L a - b e a u t é - s a u v e r a - l e - m o n d e ~ D o s t o ï e v s k i

L a - b e a u t é - s a u v e r a - l e - m o n d e  ~  D o s t o ï e v s k i



Sunday, December 14, 2014

Interiors of the Stieglitz Mansion, by Luigi Premazzi, 1869-71


The Ballroom.

Baron Alexander von Stieglitz (1 September 1814, St. Petersburg - 24 October 1884, St. Petersburg), Russian financier and philanthropist. Born the only son of Ludwig von Stieglitz - a Jewish German-born banker who immigrated to Russia and converted to Christianity, and who became court banker to Alexander I and was made a baron - he took over his father's banking business at the latter's death in 1843. He became Russia's leading financier, the first governor of the Bank of Russia and, in addition to contributing to many other charities and institutions, was founder of the Central College of Technical Drawing (now the A. L. Stieglitz St. Petersburg State Industrial Art Academy).

The Ballroom - detail.

His Renaissance Revival mansion on the English Embankment in St. Petersburg was constructed on the site of two older buildings - and at the enormous cost of 3.5 million rubles - from 1859 to 1862, to the designs of architect Alexander Krakau. After the death of Stieglitz in 1884, the mansion was inherited by his adopted daughter, and then purchased by the State Treasury in 1887 as the intended residence of Grand Duke Paul Alexandrovich shortly before his marriage to Grand Duchess Alexandra Georgievna, daughter of King George I of Greece. (The building is sometimes referred to as the palace of Grand Duke Paul.) After the death of his twenty-year-old wife during the birth of their second child in 1891, the Grand Duke did not return to live in the building. For a long time afterward it stood vacant. Eventually it became home to various Soviet institutions, and was recently acquired by St. Petersburg State University. The university’s planned restoration is expected to cost fifty to sixty million dollars.

Study of Baroness Stieglitz.
The White Drawing Room.
The White Drawing Room - detail.
The Dining Room.
The Concert Hall.
The Concert Hall - detail.
The Drawing Room.
The Main Study.
The Main Study - detail. (I love that there's a billiard table in the alcove.)
The Blue Drawing Room.
The Library.
The Library - detail. (The object on the stand is a model of the celebrated Millenium of Russia monument, erected in Novgorod in 1862.)
The Dining Room.
The Supper Room.
The Supper Room - detail.

Recent pictures of the Stieglitz Mansion.

The Concert Hall (2).
The Ballroom.
The Drawing Room (2).
The White Drawing Room.


***

Luigi Ossipovich Premazzi (1814, Milan - 1891, Istanbul), Italian painter, long resident in Russia, best known for his beautifully precise and atmospheric watercolors of grand, densely decorated interiors. He attended the Brera Academy of Fine Arts and then the private school run by Giovanni Migliara. Having moved to Russia in 1839 (or circa 1850, depending on the source), from 1851 he was a much-commissioned chronicler of the lavish palace interiors of Russia's aristocratic and Imperial families, and he became a teacher at St. Petersburg's Imperial School of Fine Arts in 1861.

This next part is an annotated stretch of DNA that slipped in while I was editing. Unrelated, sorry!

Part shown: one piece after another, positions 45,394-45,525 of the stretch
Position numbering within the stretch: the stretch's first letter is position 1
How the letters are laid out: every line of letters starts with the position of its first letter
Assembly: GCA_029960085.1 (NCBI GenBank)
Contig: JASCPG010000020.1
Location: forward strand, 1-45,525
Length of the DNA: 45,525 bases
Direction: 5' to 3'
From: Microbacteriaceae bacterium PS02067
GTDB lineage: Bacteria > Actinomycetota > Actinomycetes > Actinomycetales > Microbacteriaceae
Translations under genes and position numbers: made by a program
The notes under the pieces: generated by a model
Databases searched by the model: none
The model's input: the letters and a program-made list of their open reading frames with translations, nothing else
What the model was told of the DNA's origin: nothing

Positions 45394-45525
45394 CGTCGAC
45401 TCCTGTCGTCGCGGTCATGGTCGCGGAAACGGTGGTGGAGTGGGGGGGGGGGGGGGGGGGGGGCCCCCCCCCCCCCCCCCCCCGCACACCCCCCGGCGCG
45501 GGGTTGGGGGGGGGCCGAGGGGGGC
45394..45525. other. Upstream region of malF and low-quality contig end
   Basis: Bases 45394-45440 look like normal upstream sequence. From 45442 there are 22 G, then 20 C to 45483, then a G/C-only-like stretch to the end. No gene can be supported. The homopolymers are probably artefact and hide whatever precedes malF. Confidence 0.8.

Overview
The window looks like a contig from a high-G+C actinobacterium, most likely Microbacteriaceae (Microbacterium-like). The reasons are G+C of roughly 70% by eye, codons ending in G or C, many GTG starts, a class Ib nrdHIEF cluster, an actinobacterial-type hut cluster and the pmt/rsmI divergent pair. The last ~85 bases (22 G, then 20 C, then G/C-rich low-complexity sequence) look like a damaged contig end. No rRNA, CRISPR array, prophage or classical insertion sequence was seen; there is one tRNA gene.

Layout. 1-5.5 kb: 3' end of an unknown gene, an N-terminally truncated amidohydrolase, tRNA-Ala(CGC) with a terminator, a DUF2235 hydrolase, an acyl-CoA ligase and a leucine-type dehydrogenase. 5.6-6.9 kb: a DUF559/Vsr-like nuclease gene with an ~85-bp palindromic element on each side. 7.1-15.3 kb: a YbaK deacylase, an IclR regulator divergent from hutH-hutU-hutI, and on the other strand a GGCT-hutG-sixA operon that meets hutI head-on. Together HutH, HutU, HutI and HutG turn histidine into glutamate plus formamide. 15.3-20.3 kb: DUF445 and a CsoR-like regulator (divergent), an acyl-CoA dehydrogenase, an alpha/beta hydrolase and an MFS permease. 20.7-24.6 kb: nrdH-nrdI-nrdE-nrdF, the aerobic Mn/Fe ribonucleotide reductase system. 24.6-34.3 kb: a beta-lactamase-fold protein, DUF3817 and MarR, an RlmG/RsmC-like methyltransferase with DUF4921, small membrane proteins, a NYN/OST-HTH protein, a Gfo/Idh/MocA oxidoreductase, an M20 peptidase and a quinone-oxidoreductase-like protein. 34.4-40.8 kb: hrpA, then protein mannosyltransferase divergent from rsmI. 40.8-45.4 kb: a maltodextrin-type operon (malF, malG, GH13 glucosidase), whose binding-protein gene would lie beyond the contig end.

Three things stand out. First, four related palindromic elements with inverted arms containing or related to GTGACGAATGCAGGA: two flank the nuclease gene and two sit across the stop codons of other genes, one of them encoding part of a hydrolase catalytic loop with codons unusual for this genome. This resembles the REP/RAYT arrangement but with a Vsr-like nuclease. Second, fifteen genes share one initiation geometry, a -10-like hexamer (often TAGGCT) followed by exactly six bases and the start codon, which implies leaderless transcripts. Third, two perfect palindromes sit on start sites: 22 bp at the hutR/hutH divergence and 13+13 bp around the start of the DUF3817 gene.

7 comments:

  1. Magnificent, I have pictures of Baron and Baroness Stieglitz during the famous Costume Ball at the Winter Palace in 1903, my great grand parents were invited as well.

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    1. I wonder how the Baron and Baroness were related to this Baron, who died in 1884 and I thought he only left an adopted daughter; very difficult to find information on these people. I have an original page/image of the Grand Duchess Xenia Alexandrovna from the 1903 Boyar Ball folio, brought out of Russia after the Revolution in the bottom of a trunk I am told; I quite treasure it. : )

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    2. The Baroness was still alive, she was a daughter of Prince zu Sayn Wittgenstein and was adopted by Baron Alexander von Stieglitz, her husband took the title thanks to an Imperial decree of Tsar Alexander III, he was born a Baron von Stackelberg, so they use both titles as well.

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    3. Ah, yes, those Imperial decrees were so helpful in keeping a good name in play! Just as in the case of Princess Zinaida Yusupova's marriage to Count Sumarokov-Elston; les Yusupov lasted one more generation at least. Thank you for the information!

      By the strangest coincidence, my post for tomorrow includes a portrait of a lady I presume to be an ancestress of yours. I found a lovely portrait by van Dyck of the future 7th Earl of Derby, his wife and a daughter that I wanted to share. Then, in doing research on the sitters, I found that the Countess was born a de la Trémoille -- a relation?

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  2. Wow...I think I like it empty best -thats a whole lot!

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    1. I can't say the architecture and décor of the mid-nineteenth century is at all to my taste, Stefan. Yikes. But I do marvel at how Premazzi and the other leading watercolorists of that genre - "interiorists"? - were able to so accurately capture it all; perspective like this is hard enough, but when you add in all those neo-rococo curves...? Oh, I have to go lie down now...! ; )

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  3. Though Premazzi's watercolours may seem a bit overcooked for my taste, seeing them in contrast to the mansion as it appears today, was nothing short of astonishing. Marvelous post, once again!

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